The nice thing about the GCEA tuning is that lots of chord music for the ukulele is written with this tuning in mind. In principle, it would also be possible to tune the G note above C and drop the A note an octave. The chording would be the same but low G and G# wouldn’t be available for playing and fingerstyle work might be somewhat more difficult…
Interestingly enough, if you put a capo or bar across the fifth fret of the guitar the first four strings have the notes GCEA just like the tenor ukulele tuning described above. Well, what if you have always played guitar and are new to the ukulele? Since the GCEA tuning is just a higher frequency of the same note relationships, why can’t we tune the tenor ukulele like a guitar, that is DGBE? We can, and such a tuning was very popular in the 1940’s and 1950’s and is used by the famous ukulele player Lyle Ritz on his albums. For the tenor, however, it is usual to have the D note be higher than the G note analogously to soprano ukulele tuning. So the G note is the lowest note in this tuning just as it was in the “C” tuning.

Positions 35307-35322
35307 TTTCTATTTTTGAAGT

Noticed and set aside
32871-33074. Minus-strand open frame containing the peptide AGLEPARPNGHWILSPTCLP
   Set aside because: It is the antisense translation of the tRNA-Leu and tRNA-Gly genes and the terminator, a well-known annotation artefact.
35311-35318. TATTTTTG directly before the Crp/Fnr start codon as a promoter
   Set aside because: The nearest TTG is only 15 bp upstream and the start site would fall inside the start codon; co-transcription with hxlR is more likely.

For this tuning I suggest a mix of Savarez Alliance standard (red card-R) and high tensions (blue card-J) for the tenor treble strings : 542R for the E (as above), 543R for the B and 543J for the D. Use D’Addario Pro Arte SP Light D strings (YB-J4304) for the low G bass string.
Here are the sound files for D above G ( Dtune.wav ); open G ( openGtune.wav ); B above G ( Btune.wav ); and E above G ( Etune.wav ).
Table 1 below shows the notes and frequencies of each note for the two tunings mentioned thus far, and the “D” tuning as well.
|Table 1. Common Tenor Ukulele Tunings|
|First Course||A (440 Hz)||E (329.6 Hz)||B (493.9 Hz)|
|Second Course||E (329.6 Hz)||B (246.9 Hz)||F# (370 Hz)|
|Third Course||C (261.6 Hz)||G (192 Hz)||D (293.7 Hz)|
|Fourth Course||G (196 Hz)||D (293.7 Hz)||A (220 Hz)|
But if all we have are music instruction manuals in GCEA tuning, how can we use our dGBE tuning and get the right chords? Table 2 below shows how to go about it. What if we want to play a G chord in the “G” tuning but only know the “C” tuning chord positions? Looking above the letter G in the “G” tuning row, we see that we need to finger the C chord the way we learned it in “C” to get a G chord in G tuning. Of course guitar players already know all the “G” tuning chords and just have to get used to not having two bass strings to play on.